Darjeeling: Darjeeling’s best known product—the leaves that make the champagne of all teas—could be the worst casualty of an indefinite shutdown the Gorkha Janmukti Morcha (GJM) plans to enforce in the hill district starting Monday evening.
“If it continues for a prolonged period, say beyond 10 days, we will be hit hard,” said Vijay Parmar, adviser to the Chamong Group, which runs 13 tea gardens in the Darjeeling hills.
The shutdown is part of a campaign by the GJM for a separate state for ethnic Gurkhas in the hill areas around Darjeeling, where tourists flock in the summers to escape the burning heat of the plains.
A transport blockade planned by the GJM as part of the campaign would almost certainly halt the movement of processed tea from the hills to the markets in the plains, although GJM general secretary Roshan Giri says the organization will spare schools and tea gardens from the shutdown.
“Fine, picking and manufacturing may not be stopped by the GJM, but what about the processed tea?” wondered Parmar. “Will it continue to sit here while buyers shift their attention elsewhere?”
Darjeeling tea is one of India’s best known commodity exports. The district annually produces about 10 million kg of tea, mostly for export. Tea Board chairman Basudev Banerjee told Reuters last week that India risks losing some export markets “if the situation doesn’t improve”.
On the edge: Happy Valley tea estate in Darjeeling. Shortage of coal, needed to process leaves, has the planters worried as they desperately try to stock up before Monday evening, when the shutdown begins. (Indranil Bhoumik / Mint)
The leaves being picked in the 87 Darjeeling tea plantations now are of the so-called second-flush variety harvested in June, which makes for an aromatic, full-bodied beverage, according to Sandeep Mukherjee, secretary of the Darjeeling Tea Association (DTA).
The first flush is harvested in mid-March.
“Foreign buyers usually wait with bated breath for this tea,” said Mukherjee. “This year, we lost out on foreign orders for the first flush, which typically sells at around Rs2,000 a kg, as Easter came before the leaves were ready,” said Parmar. “Foreign buyers usually buy first flush before Easter.”
“Now, even the second flush seems headed for trouble,” said Mukherjee.
DTA has around 70 gardens affiliated to it. On average, these gardens produce 8 million kg of tea every year and employ more than 50,000 permanent workers.
“There are twice as many temporary workers,” he said. “How will we pay these people their salaries and wages if we aren’t able to sell the tea?” wondered Parmar.
The GJM, which has expanded quickly after its formation in October, doesn’t have a direct foothold in the gardens. “It’s piggy-backing on an All Gorkha Students’ Union-affiliated outfit, the Himalayan Planters and Workers’ Union,” said a planter, sitting in the portico of the Raj-era Planters’ Club in Darjeeling. “But, these chaps wield a lot of clout and have nuisance value,” said the planter, who declined to be named.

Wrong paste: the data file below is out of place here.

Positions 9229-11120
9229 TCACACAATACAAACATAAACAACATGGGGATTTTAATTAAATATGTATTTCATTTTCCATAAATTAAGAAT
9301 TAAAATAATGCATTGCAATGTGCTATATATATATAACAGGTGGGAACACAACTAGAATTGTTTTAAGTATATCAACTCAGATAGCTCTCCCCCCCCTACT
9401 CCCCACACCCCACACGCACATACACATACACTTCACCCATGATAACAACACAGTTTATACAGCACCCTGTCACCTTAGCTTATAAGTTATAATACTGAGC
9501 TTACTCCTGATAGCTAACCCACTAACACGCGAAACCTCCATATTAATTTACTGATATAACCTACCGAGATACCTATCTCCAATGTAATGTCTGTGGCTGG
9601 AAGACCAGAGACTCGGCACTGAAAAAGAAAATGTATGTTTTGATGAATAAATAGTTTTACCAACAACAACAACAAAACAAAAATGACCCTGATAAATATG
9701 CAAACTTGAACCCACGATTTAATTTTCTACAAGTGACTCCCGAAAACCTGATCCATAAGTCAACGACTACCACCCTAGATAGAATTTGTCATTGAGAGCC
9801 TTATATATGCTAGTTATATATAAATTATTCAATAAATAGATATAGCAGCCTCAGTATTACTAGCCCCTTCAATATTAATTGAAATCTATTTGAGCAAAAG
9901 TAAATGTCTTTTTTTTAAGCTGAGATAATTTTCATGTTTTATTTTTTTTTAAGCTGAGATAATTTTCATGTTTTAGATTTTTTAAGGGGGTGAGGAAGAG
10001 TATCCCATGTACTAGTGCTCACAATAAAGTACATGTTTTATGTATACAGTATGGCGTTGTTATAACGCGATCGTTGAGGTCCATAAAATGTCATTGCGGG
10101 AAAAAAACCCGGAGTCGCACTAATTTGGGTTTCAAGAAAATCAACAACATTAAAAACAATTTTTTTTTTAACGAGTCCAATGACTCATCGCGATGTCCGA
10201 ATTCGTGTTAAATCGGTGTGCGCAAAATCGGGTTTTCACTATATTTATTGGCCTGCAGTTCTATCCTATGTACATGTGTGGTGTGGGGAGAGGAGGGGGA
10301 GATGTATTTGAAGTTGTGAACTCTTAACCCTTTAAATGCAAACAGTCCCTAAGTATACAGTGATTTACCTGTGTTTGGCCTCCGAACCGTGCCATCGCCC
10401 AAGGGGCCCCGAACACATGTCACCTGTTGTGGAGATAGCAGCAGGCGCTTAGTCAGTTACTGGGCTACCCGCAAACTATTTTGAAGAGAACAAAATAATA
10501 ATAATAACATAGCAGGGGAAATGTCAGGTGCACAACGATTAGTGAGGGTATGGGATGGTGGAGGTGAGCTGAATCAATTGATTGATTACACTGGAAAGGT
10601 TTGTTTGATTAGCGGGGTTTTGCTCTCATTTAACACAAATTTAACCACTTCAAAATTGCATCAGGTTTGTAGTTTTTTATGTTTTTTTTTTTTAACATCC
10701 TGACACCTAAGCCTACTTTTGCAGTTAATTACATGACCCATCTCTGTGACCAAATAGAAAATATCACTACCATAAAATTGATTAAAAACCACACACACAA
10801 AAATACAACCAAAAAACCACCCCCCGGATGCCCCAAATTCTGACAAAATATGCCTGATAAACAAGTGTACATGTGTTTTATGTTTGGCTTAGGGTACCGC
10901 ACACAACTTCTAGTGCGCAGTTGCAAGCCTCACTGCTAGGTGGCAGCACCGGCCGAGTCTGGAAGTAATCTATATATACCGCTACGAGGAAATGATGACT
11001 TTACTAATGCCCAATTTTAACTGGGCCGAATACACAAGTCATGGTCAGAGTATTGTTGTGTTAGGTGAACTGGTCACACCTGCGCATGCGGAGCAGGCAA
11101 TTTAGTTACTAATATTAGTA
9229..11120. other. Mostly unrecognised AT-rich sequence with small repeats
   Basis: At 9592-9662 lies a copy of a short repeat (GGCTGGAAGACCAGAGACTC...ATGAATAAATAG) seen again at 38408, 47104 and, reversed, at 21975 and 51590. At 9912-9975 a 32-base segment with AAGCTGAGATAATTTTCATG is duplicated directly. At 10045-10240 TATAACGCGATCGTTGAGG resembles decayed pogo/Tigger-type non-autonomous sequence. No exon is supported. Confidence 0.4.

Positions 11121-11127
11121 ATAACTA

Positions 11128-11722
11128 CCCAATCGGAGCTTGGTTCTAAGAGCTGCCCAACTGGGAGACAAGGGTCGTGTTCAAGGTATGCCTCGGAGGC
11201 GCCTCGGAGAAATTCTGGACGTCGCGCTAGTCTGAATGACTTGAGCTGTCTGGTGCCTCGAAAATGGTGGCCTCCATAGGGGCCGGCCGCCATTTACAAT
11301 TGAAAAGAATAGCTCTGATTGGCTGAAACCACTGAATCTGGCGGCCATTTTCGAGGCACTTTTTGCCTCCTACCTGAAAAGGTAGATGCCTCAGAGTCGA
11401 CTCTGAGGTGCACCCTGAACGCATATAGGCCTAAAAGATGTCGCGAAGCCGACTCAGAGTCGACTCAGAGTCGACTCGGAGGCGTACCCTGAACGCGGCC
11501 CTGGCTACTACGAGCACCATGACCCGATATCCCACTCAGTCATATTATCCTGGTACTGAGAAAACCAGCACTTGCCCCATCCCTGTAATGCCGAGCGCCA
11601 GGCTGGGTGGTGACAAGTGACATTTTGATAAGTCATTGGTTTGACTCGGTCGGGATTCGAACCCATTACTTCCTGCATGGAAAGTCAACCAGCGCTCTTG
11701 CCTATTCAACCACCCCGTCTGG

“What a students union was doing in tea gardens is anyone’s guess, but then, this is Darjeeling,” he said. “They have asked us not to pay electricity bills to the state electricity board and telephone bills to Bharat Sanchar Nigam.”
Apparently, the GJM has even asked gardens not to pay the annual lease rent paid to the state government. “We had already made the payment this year, but next year may be a different story.”
More than the dispatch of processed tea, what has the planters of Darjeeling worried is the shortage of coal needed to process tea leaves as they desperately try to stock up before Monday evening.
According to Parmar, to process ! kg of tea leaves, 2.5kg of coal is needed. “With each garden producing 1,200kg of leaves every day on average, three tonnes of coal are required.” And with stocks dwindling, they have barely enough to hold out for 10 days. “After that if we don’t get fresh coal stocks, the tea leaves will simply pile up and rot or will have to be left on the bushes,” Parmar said.
A shutdown called by anti-Gorkhaland parties in Siliguri on Thursday and Friday threw the tea gardens’ restocking schedule out of gear. “We’ve got just the weekend to rush up as much coal and rations as we can,” says Mukherjee.
Inspector-general of police (North Bengal) Kundan Lal Tamta said the police had no plans to offer security to trucks ferrying tea down from the hills to the plains. Planters “should try and impress upon (GJM president) Bimal Gurung to let them pass unhindered,” he said.
And the planters are doing just that. “I don’t think we can expect much help from the government,” said Parmar. “At some stage, we’ll have to talk to Mr Gurung to let us bring up coal and rations and send the tea down in the same trucks.”